922 F2d 403 Aqua-Chem Inc Cleaver-Brooks Division v. National Labor Relations Board

922 F.2d 403

136 L.R.R.M. (BNA) 2199, 117 Lab.Cas. P 10,477

AQUA-CHEM, INC., CLEAVER-BROOKS DIVISION, Petitioner, Cross-Respondent,
v.
NATIONAL LABOR RELATIONS BOARD, Respondent, Cross-Petitioner.

Nos. 88-2191, 88-2475.

United States Court of Appeals,
Seventh Circuit.

Jan. 8, 1991.

Julie Broido, N.L.R.B., Aileen A. Armstrong, Elliott Moore, Peter D. Winkler, N.L.R.B., Appellate Court, Enforcement Litigation, Washington, D.C., George F. Squillacote, N.L.R.B., Region 30, Milwaukee, Wis., and Gerald P. Fleischut, N.L.R.B., Region 26, Memphis, Tenn., for N.L.R.B.

Thomas W. Mackenzie, Lindner & Marsack, Milwaukee, Wis., for Aqua-Chem, Inc., Cleaver-Brooks Div.

Prior report: 910 F.2d 1487.

Before BAUER, Chief Judge, CUMMINGS, WOOD, Jr., CUDAHY, POSNER, COFFEY, FLAUM, EASTERBROOK, RIPPLE, MANION and KANNE, Circuit Judges.


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1

ON PETITION FOR REHEARING AND REHEARING EN BANC

2

On September 4, 1990, the petitioner filed a petition for rehearing with suggestion for rehearing en banc. An answer to the petition was requested and response was filed by the National Labor Relations Board on September 27, 1990. All of the judges on the original panel voted to deny a rehearing. A judge in regular active service requested a vote and the majority of the judges voted to deny a rehearing en banc. POSNER, COFFEY, FLAUM, EASTERBROOK and MANION, Circuit Judges, voted to grant rehearing. Accordingly, the petition for rehearing is hereby DENIED.

3

POSNER, Circuit Judge, with whom COFFEY, EASTERBROOK, and MANION, Circuit Judges, join, dissenting from the denial of rehearing en banc.

4

When workers go out on a strike not provoked by any unfair labor practices, the company is entitled to hire permanent replacements for the striking workers. NLRB v. McKay Radio & Telegraph Co., 304 U.S. 333, 345-46, 58 S.Ct. 904, 910-11, 82 L.Ed. 1381 (1938). Although the company cannot offer these replacement workers unlimited seniority as an inducement to accept employment, NLRB v. Erie Resistor Corp., 373 U.S. 221, 83 S.Ct. 1139, 10 L.Ed.2d 308 (1963), it can promise them that if they are subsequently laid off the layoff will not create vacancies that the employer either can or must fill by recalling the strikers whom the replacement workers had replaced and who by definition will have greater seniority, having been hired earlier. Such a promise, we held in Giddings & Lewis, Inc. v. NLRB, 675 F.2d 926, 930-31 (7th Cir.1982), does not violate the National Labor Relations Act. The Eighth Circuit agrees, Medallion Kitchens, Inc. v. NLRB, 806 F.2d 185, 188 (8th Cir.1986); Randall v. NLRB, 687 F.2d 1240, 1247 (8th Cir.1982) (dictum), and probably the Sixth as well, cf. NLRB v. Harrison Ready Mix Concrete, Inc., 770 F.2d 78, 80 (6th Cir.1985); no circuit has registered disagreement. The employer in this case made such a promise. It promised that when a layoff ended, the company would recall workers not in order of seniority but in the reverse order in which they had been laid off, thus putting the replacement workers ahead of some former strikers having greater seniority.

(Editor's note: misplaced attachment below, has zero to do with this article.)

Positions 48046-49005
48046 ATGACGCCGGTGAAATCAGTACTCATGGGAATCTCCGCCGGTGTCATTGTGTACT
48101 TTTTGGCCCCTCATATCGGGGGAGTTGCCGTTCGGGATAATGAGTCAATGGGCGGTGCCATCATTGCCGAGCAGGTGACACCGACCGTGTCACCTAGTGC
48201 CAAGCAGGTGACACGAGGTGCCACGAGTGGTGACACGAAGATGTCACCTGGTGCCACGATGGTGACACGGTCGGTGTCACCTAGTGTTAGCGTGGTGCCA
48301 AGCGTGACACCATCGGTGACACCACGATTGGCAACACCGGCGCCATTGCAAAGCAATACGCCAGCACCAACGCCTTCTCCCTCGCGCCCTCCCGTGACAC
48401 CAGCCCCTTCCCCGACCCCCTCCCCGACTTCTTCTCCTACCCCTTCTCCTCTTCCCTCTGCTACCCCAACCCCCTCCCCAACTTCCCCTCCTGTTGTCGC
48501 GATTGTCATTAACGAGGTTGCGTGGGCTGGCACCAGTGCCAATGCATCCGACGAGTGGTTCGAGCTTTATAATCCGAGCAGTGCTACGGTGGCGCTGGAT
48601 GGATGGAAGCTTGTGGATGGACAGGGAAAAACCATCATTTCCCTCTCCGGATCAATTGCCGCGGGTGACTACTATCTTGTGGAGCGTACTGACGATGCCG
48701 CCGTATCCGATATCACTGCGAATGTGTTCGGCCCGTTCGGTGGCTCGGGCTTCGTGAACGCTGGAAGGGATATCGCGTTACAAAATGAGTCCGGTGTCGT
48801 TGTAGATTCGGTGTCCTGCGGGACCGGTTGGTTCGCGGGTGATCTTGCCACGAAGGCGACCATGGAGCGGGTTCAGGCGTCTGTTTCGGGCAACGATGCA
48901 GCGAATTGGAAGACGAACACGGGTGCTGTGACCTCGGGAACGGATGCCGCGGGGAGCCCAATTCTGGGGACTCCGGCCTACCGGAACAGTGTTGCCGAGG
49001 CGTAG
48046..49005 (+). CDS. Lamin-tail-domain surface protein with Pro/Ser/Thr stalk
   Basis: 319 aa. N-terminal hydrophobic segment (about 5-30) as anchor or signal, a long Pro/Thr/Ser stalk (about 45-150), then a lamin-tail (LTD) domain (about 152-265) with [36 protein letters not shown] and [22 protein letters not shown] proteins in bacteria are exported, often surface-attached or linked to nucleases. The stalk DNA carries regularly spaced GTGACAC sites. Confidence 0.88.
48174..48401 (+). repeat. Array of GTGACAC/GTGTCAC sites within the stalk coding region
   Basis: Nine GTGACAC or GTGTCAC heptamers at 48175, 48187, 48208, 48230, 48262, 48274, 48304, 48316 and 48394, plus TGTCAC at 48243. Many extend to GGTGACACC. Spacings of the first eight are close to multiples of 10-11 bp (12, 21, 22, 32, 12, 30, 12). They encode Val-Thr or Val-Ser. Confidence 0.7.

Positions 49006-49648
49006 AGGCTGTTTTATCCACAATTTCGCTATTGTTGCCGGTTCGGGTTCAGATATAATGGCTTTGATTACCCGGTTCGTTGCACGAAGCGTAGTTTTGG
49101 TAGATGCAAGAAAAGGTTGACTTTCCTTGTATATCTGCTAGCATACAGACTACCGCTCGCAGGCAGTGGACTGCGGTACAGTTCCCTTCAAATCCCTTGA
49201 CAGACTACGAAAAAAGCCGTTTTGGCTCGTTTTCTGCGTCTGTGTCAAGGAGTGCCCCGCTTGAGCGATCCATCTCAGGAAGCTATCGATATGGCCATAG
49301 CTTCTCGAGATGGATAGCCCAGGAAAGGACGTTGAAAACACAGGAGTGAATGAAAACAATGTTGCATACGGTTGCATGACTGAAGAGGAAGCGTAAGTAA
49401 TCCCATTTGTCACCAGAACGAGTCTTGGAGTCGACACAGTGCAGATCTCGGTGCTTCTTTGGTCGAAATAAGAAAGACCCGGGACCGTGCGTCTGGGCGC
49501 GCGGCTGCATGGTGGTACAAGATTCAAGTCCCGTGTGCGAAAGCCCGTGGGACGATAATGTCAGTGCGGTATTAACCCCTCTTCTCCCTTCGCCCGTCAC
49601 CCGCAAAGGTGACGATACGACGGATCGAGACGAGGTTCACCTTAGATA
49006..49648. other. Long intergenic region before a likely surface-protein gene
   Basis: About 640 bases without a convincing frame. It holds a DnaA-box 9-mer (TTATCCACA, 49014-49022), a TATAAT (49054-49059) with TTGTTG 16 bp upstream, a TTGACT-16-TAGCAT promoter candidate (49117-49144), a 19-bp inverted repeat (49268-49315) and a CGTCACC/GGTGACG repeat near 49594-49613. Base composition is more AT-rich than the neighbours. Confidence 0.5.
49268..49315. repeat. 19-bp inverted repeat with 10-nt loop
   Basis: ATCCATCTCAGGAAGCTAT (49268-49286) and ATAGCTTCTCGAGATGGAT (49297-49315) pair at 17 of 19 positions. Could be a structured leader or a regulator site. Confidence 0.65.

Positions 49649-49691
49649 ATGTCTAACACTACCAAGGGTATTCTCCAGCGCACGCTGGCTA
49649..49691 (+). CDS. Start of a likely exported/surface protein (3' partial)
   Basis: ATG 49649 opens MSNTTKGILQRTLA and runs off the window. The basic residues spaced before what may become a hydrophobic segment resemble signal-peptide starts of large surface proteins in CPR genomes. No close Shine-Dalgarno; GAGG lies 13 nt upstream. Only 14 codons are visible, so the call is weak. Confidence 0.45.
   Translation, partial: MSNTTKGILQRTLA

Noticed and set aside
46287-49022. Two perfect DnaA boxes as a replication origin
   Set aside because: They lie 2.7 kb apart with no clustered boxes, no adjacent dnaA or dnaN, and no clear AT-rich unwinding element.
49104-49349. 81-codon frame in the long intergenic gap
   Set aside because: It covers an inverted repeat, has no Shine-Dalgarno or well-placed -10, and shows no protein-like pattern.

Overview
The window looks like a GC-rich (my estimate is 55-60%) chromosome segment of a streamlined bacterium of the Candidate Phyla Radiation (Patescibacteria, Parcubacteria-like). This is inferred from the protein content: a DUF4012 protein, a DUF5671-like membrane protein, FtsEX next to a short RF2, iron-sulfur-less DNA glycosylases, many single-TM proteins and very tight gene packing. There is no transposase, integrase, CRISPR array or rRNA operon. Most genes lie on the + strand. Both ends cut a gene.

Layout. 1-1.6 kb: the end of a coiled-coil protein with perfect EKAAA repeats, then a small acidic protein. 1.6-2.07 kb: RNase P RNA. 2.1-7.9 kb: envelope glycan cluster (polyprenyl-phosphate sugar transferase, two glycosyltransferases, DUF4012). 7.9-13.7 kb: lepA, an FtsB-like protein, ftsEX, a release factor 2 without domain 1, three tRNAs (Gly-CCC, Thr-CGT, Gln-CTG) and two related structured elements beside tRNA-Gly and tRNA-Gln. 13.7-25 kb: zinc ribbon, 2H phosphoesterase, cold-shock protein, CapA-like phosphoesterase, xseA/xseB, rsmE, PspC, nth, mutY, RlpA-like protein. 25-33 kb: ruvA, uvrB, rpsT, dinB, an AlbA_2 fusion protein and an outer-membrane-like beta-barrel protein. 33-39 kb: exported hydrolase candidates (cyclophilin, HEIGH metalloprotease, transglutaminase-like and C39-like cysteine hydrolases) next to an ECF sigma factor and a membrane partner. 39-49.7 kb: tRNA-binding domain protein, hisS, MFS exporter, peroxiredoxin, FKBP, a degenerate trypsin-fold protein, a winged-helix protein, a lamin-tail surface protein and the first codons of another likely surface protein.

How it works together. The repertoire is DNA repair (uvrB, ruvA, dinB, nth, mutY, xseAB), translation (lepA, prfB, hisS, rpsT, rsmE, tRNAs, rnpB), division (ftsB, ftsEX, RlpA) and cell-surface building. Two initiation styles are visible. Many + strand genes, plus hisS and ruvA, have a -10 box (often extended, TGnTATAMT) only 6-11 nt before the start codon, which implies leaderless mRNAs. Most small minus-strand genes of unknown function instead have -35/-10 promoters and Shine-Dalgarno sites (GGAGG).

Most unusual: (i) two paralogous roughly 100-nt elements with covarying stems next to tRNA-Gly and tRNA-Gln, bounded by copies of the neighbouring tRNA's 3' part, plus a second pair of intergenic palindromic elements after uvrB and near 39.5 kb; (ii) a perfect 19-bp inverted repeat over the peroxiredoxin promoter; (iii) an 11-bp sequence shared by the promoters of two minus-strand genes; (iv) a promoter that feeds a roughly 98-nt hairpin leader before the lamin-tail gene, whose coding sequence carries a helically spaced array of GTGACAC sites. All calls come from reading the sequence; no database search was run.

5